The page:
The study of Psarros et al. (2016) illuminates the impairment on the mental health of people who offer services to refugees. The sample consisted of 57 volunteers who helped refugees, for 70 days (on average), at the hotspot of Moria, in the island of Lesvos. 90% of them experienced sleep disorder and 37% post traumatic stress disorder (PTSD) according to the ICD 10 criteria. The conclusion of this survey was that caregivers and rescue staff, without proper training and Psychological support, may be at risk of psychological impairment. (Psarros et al, 2016)

Effects on employees and professionals 

“A” and “B” worked at a hot spot. They were friendly to refugees while other workers had xenophobic attitudes. Many times they had taken initiatives in order to help refugees. The Refugee camp was crowded for a few months. This difficult situation was aggravated by bad weather. One day, “A” saw the members of a family suffering. When she realized that she couldn’t help them immediately, she started to cry.

B” met a family at the refugee camp. The father suffered from diabetes. Accommodation and food were not appropriate for his special needs. B collaborated with NGO membersthe father was recognized as a member of a vulnerable group and the family was given accommodation in a local hotel. This family lives in Western Europe today. Family members thanked “B” for his help. In this case, B felt satisfaction. But his work was not easy. “B” was exhausted after a few months. He stated “…they (refugees) have a different way ofthinking. They didn’t trust, they didn’t know and I often felt that we couldn’t communicate. As a result, it was very stressful”.

During a scientific meeting, the writer was informed by professionals who worked with refugees and immigrants about their emotions. Their stories spoke of fear, frustration and fatigue. For example, one of them feared that a riot could break out over such trifles as the lack of enough shampoo for all refugees. Also, in other narratives, it was obvious that the great vulnerability of certain individuals made them feel inadequate to provide any help. Someone else cited the difficulty of communicating and coordinating between various organizations in order to service incidents. A heavy silence fell upon the room. Next, the writer asked them if they had any successes that made them proud. Then, with joy and enthusiasm, they described cases of psychosocial help to victims of trafficking. Also, there was a thrilling narrative about an “unaccompanied” adolescent. With the immediate actions of professionals and the cooperation of several agencies and organizations, the child’s father came from a European country and returned there with his child. In the international literature, there are many surveys about therapists and caregivers. These surveys focus on the positive and negative effects on professionals who work with refugees. Professionals are affected by working and communicating with refugees.It is worth noting that clinicians, despite their special training, are not “invulnerable”, and pressing or traumatic stories affect them as well.  (Barington and Shakespeare, 2013).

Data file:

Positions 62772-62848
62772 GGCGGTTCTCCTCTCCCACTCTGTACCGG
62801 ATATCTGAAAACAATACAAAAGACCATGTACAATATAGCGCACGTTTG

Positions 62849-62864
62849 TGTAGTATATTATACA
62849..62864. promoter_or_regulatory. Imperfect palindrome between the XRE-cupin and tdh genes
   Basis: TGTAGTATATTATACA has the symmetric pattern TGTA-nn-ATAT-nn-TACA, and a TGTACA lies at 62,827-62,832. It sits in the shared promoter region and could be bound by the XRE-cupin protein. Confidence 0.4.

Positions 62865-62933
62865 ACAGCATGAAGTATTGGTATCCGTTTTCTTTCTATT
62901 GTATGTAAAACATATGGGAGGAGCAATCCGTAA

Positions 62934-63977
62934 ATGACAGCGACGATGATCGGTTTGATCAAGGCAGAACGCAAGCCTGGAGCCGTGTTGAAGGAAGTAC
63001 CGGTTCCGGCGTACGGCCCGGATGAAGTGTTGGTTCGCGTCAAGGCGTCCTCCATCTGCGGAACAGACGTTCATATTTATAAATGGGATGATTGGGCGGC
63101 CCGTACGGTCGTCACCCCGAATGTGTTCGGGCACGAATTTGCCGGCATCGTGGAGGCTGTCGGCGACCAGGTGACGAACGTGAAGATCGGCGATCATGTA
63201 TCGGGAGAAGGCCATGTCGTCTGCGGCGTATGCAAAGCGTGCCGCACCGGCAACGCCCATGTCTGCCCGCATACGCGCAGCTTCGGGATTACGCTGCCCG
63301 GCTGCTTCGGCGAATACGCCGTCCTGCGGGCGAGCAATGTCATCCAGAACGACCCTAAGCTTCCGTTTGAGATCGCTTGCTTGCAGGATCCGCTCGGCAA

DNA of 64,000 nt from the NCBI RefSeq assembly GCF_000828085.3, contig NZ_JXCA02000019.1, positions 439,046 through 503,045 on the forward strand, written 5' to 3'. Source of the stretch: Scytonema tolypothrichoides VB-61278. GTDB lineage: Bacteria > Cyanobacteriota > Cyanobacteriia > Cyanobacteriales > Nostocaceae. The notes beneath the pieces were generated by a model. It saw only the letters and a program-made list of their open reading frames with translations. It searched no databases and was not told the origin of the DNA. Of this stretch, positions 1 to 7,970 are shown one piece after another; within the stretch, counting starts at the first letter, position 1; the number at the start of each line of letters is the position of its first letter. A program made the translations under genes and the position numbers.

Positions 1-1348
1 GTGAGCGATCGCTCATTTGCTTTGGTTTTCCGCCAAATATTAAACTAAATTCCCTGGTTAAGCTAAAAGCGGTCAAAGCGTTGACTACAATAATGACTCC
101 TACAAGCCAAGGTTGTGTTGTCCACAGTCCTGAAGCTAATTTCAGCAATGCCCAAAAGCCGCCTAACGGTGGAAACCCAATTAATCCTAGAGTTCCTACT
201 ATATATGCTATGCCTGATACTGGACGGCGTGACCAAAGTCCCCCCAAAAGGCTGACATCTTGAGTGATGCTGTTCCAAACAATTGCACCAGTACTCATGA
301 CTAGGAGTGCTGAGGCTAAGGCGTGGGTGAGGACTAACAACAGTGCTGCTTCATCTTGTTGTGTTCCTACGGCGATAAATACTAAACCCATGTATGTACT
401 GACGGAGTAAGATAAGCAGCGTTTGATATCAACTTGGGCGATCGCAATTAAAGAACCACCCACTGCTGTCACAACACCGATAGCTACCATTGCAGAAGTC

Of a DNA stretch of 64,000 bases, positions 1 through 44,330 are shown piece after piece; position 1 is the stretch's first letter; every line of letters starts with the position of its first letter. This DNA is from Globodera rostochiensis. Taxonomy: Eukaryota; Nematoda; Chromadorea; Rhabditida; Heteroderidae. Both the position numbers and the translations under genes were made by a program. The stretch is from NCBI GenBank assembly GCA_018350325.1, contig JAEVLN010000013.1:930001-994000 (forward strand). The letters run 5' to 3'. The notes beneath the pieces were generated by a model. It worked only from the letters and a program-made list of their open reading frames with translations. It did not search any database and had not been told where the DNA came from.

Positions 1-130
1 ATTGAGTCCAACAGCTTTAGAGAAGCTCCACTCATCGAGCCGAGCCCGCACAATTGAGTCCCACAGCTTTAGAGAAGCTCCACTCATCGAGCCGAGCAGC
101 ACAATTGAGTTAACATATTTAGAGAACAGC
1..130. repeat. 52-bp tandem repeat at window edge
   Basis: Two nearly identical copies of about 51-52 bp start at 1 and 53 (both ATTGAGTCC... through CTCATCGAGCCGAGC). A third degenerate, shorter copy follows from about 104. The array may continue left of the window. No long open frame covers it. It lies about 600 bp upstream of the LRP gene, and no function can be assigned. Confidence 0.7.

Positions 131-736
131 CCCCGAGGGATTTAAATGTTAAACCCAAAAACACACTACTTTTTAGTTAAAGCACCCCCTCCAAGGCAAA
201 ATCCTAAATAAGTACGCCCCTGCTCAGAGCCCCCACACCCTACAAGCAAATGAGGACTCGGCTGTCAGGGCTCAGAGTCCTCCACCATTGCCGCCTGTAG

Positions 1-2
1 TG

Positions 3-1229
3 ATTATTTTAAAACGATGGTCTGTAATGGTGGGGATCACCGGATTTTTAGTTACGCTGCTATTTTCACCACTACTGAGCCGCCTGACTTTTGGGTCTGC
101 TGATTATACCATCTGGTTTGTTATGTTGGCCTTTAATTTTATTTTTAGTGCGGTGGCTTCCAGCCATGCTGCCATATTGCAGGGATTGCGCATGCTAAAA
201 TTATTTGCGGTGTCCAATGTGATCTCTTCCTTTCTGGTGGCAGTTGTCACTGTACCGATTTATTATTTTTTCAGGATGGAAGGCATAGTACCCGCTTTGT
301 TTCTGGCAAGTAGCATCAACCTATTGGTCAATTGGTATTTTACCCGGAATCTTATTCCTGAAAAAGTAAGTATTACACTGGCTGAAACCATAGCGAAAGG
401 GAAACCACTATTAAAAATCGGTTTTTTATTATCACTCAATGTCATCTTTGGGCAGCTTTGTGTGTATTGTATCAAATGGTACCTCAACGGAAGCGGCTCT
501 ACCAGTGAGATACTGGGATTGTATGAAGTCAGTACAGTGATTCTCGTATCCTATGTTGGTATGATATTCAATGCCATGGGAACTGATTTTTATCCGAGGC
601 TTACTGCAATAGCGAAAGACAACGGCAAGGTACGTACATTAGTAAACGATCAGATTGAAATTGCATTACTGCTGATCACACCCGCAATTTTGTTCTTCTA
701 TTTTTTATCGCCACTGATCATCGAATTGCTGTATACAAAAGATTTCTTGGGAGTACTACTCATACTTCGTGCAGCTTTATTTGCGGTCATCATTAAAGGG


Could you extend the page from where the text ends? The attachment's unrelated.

A survey conducted in 2001 on members of humanitarian organizations who participated in international missions and returned to their homeland showed that 30% of them had severe PTSD symptoms. Another survey, about workers in Kosovo, notes that post-traumatic stress rates for local workers were higher than for workers from other countries. (Cardoso, 2004).

Lor (2012) conducted a survey about camp interpreters and stated that “From the available literature, there is a consensus that interpreting for refugees and asylees frequently has an emotional impact on interpreters”. For example M, who worked as interpreter at a refugee camp in an Aegean island, could not listen to death stories.

Experts who worked in primary care and offered counseling services to refugees reported greater moral dilemmas than those who offered services to anon-refugeepopulation. They also reported disillusion, helplessness, frustration and exhaustion (Guhan and Liebling, 2011).

Gohan and Liebling (2011) reported that “several staff commented on the fact that clients could at times be violent and aggressive. Staff spoke of being threatened, shouted at and having things thrown at them”. Also, there was a great difficulty for staff when they had to cooperate with other agencies and organizations. The staff considered the cooperation with the asylum system to be particularly negative and pressing. (Guhan and Liebling, 2011).